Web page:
Health & Environment
On this page:
What Are the Risks at the Site?
EPA and PRPs, working under EPA oversight, have completed many actions to stabilize the site and to control and manage contamination since the former disposal facility stopped operating in 1991. Many improvements have been made to control risks. Site-related contamination has been contained on the former facility property.
EPA conducted risk assessments as part of the remedial investigations and feasibility study (RI/FS) process, including a human health risk assessment (HHRA) and an ecological risk assessment (ERA).
Human Health Risk Assessment (HHRA)
The HHRA looked at the likelihood of someone getting cancer and developing non-cancer effects if they were to come into contact with site contamination. The HHRA studied:
- Sources of contamination in different areas
- Potentially impacted populations
- Ways in which population could be exposed including direct physical contact, ingestion, inhalation, and movement of contamination through air, soil, fractured rock, surface water, and groundwater.
Potentially impacted populations included site workers, potential trespassers, recreational users, and off-property residents such as neighbors and local ranchers. Residents in the town of Casmalia are not impacted since site contamination does not reach the town.
EPA also evaluated risks that may occur for reasonably anticipated future land and water use. The HHRA looked at risks to future on-site workers and potential trespassers and to off-site ranchers, recreational users, and hypothetical future residents.
Of the 300 chemicals of interest, the HHRA showed that the human health chemicals of concern (COCs) include the following:
- Soil - Tetrachloroethene (PCE), and trichloroethene (TCE), and 2-(2-chloro-4-methylphenoxyl) propionic acid (MCPP)
- Surface Water – arsenic
- Groundwater – PCE, TCE, and 90 other chemicals that exceed MCLs
- Soil Vapor – PCE, TCE, and 1,3-butadiene
Ecological Risk Assessment (ERA)
The ERA studied risks for a wide range of plant and wildlife species in accordance with EPA policies and practices. EPA evaluated onsite sources of contamination to examine exposure pathways and potential risks to receptor species.
The results of the ERA showed that shallow waste materials and contaminated soils in some areas of the site exceed ecological risk standards and pose risks to animal species. The primary ecological COCs in terrestrial (land) areas are chromium, copper, and zinc.
The five surface ponds in Area 4 exceed ecological risk levels and present open uncontrolled sources of contamination. EPA has determined it is critical to close all five ponds based on various combinations of human health risk, ecological risk, attractive nuisances to endangered species, and long-term site management considerations.
The site also contains several listed threatened and endangered species, including the California Red Legged Frog, the California Tiger Salamander, and the Western Spadefoot toad. EPA has been working with the U.S. Fish and Wildlife Service and the California Department of Fish and Wildlife to address habitat mitigation and protection of these species.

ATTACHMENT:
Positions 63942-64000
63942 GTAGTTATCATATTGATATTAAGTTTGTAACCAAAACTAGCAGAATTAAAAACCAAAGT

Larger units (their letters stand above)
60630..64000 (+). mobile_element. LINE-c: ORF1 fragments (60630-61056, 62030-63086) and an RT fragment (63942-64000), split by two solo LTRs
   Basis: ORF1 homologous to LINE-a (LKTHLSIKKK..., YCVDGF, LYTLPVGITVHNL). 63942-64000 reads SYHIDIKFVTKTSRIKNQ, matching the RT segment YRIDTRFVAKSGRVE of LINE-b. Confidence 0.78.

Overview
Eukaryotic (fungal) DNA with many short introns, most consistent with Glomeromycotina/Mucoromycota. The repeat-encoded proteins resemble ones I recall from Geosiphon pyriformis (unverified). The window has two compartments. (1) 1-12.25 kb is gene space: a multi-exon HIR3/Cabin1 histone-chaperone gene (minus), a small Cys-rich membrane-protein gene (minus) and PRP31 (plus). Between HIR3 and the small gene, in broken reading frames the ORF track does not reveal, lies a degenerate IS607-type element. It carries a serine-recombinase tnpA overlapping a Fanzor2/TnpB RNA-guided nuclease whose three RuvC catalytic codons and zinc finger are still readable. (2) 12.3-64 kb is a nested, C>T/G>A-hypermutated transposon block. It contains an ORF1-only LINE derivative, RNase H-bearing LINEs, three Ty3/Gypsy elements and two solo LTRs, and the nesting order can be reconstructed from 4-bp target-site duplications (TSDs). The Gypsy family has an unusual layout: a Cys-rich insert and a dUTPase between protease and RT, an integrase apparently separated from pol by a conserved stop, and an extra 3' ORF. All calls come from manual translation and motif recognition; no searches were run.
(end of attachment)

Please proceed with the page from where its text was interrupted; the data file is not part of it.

The site includes many former waste management units (WMUs), including landfills, surface impoundments, evaporation pads, waste spreading areas, injection wells, burial trenches, and other engineered environmental systems. The property contains hundreds of mixed contaminants and multiple impacted media, including soils, on-property groundwater, soil vapor, surface water and pond sediments, and non-aqueous phase liquids(NAPL). Chemicals of interest include a long list of volatile organic compounds (VOCs), semivolatile organic compounds (SVOCs), pesticides and herbicides, metals, PCBs, and other inorganic compounds.
Please see the technical documents attached to this web site for further details.
A number of site photographs are included on this web site.
EPA uses performance measures to track environmental results at Superfund sites. If you have any questions or concerns about the measures at this site, please contact the site team members listed under Site Contacts.
Read more about Superfund Remedial Performance Measures.
|Status at this
|What does this mean?|
|Human Exposure Under Control||Yes||Yes means assessments indicate that across the entire site:
No means an unsafe level of contamination has been detected at the site and a reasonable expectation exists that people could be exposed.Insufficient data means that, due to uncertainty regarding exposures, one cannot draw conclusions as to whether human exposures are controlled, typically because:
|Groundwater Migration Under Control||Yes||
Yes means EPA reviewed all information on known and reasonably expected groundwater contamination. EPA concluded the migration of contaminated groundwater is stabilized and there is no unacceptable discharge to surface water. EPA will conduct monitoring to confirm that affected groundwater remains in the original area of contamination.
No means EPA has reviewed all information on known and reasonably expected groundwater contamination, and the migration of contaminated groundwater is not stabilized.
Insufficient data means that due to uncertainty regarding contaminated groundwater migration, EPA cannot draw conclusions as to whether the migration of contaminated groundwater is stabilized.
Yes means the physical construction of the cleanup is complete for the entire site.
No means either physical construction is not complete or actions are still needed to address contamination.
|Sitewide Ready for Anticipated Use||No||Yes means:
No means that one or more of these three criteria have not been met. However, a site listed as no may still have redevelopment occurring on portions of the site and may be eligible for additional redevelopment.